Hi Bill, Thank you for your time. So, the guy I am dating doesn't know he's gay. My gay guy-friend had us over for dinner- says he's at least bi. It breaks my heart a little b/c I want him to be happy and he's so in denial. Is there anything I can say? I am primarily concerned for him , but I guess I don't want to get TOO attached and have him suddenly have an epiphany.... I'd rather he figure it out now, after 4 live-in girlfriends have cheated on him or left him b/c they "lost interest." I also don't want to contribute to the pattern. Thanks for your thoughts!!!!! AD.
Assuming the guy you're dating really is gay or bi, you have to tread carefully because some guys in the closet freeze up if you even make a slight suggestion about their sexuality. Bisexual advocates suggest that if he's genuinely bisexual he can have a sincere relationship with a woman, but he has to accept and deal with his bisexuality first, and also accept that he may be essentially gay, if that's the case. (Many women are uncomfortable with the notion of a bi boyfriend, which doesn't make them prejudiced, just leery over what the future may bring.) I don't know why your gay friend is convinced the boyfriend is at least bi -- there may be specific reasons or just a gut feeling.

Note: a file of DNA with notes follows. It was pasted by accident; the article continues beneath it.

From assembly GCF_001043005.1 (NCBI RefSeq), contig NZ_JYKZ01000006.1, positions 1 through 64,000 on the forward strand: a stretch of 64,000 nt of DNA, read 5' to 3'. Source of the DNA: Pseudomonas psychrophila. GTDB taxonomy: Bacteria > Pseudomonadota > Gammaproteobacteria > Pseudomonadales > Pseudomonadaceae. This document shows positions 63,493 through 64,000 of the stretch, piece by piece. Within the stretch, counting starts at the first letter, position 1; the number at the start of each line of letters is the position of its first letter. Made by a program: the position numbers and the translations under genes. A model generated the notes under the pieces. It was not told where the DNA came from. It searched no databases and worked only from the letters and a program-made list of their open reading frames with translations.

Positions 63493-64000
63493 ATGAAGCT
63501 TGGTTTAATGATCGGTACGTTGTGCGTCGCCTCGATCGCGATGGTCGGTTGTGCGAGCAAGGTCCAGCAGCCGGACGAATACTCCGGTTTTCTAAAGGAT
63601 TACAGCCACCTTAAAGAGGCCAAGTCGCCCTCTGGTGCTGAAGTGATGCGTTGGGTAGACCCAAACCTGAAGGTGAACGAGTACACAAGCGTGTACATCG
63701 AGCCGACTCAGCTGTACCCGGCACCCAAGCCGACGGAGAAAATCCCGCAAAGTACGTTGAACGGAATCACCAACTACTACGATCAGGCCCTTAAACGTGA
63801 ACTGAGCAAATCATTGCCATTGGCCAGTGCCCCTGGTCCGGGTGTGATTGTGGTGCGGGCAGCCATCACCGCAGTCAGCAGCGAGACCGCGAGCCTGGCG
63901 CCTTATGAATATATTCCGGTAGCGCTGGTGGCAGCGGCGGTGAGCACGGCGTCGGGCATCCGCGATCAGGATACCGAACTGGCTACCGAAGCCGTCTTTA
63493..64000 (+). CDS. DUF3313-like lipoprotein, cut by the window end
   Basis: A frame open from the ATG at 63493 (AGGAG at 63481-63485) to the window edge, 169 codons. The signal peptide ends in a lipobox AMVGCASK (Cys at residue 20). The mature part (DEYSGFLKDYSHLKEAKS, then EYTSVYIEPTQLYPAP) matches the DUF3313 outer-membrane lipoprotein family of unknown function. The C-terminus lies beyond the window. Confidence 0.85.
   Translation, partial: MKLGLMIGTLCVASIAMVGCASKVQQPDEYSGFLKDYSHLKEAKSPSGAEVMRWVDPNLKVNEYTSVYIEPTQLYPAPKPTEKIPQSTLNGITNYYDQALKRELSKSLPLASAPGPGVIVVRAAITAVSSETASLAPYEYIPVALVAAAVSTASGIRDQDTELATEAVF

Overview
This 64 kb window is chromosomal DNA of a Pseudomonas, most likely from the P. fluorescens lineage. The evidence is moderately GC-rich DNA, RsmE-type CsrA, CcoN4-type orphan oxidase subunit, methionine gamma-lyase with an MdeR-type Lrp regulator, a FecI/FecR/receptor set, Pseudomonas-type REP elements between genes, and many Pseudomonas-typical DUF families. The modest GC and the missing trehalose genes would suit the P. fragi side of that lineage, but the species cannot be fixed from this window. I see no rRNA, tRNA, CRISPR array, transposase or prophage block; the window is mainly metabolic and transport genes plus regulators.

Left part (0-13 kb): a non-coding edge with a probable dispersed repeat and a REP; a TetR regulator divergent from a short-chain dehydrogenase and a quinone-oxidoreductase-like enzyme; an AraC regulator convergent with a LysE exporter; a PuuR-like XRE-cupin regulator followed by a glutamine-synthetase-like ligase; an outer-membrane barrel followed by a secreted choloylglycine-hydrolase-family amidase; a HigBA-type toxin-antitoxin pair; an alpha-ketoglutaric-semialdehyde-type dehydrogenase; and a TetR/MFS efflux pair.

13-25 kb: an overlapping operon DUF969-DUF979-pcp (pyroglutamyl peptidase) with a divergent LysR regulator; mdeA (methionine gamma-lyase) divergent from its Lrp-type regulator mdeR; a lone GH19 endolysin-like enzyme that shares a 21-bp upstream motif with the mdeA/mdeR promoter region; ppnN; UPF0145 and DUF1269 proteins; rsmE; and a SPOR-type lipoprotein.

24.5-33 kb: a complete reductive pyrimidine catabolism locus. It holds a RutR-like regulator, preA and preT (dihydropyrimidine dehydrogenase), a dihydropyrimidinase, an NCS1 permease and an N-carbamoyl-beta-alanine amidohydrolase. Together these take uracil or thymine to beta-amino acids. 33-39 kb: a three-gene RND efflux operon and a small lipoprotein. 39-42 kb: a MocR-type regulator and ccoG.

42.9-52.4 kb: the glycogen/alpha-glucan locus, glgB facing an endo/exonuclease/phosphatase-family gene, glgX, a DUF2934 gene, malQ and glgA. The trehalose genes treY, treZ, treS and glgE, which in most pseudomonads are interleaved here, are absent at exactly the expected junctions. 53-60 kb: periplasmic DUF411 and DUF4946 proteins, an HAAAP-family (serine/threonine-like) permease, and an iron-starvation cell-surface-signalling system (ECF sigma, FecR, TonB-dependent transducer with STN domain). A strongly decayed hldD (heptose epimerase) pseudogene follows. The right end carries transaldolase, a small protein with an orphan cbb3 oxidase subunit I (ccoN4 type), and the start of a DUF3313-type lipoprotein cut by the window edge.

I don't know if your boyfriend has a "macho" thing going on, but if you broach the gay subject with him it wouldn't hurt to start out by saying that there's nothing stereotypical about him -- if that's the case. Men who are in denial of their homosexuality have an absolute horror of being perceived as "queens" or stereotypical "fags." You can bring out the reasons for your suspicions, or say that your gay friend sensed something about him. Take it slow and easy, sensitively, assuring him that there's nothing whatsoever wrong in being gay. Explain that you care about him but you don't want to be in a relationship with someone who may be in denial over their sexuality and, as you put it, may have an epiphany months or years later.
A lot depends on his reaction. Getting hysterical or angry may not necessarily mean he's gay, but someone who's aware of and comfortable with his sexuality may more likely (but not necessarily) laugh it off and stay cool. There have been cases where a sensitive girlfriend has helped a man come out of the closet, and these gals deserve credit, especially when some of them may be in love with the guy and, understandably, would rather that he not be gay. But this is preferable to the women who feel they can "change" a guy, or are so unrealistic, possessive, or homophobic that they expect or even demand that the man in their life suppress his natural feelings for their sake. That's just asking for trouble in the long run.
You can start the conversation by asking how he feels about gay people and take it from there. Has he ever had sexual thoughts about men, or had a homosexual encounter? Make sure he's relaxed and lead him into it. The conversation may flow more easily than you imagine.
It may be difficult, but this is obviously a conversation you have to have. Feel free to ask follow-up questions.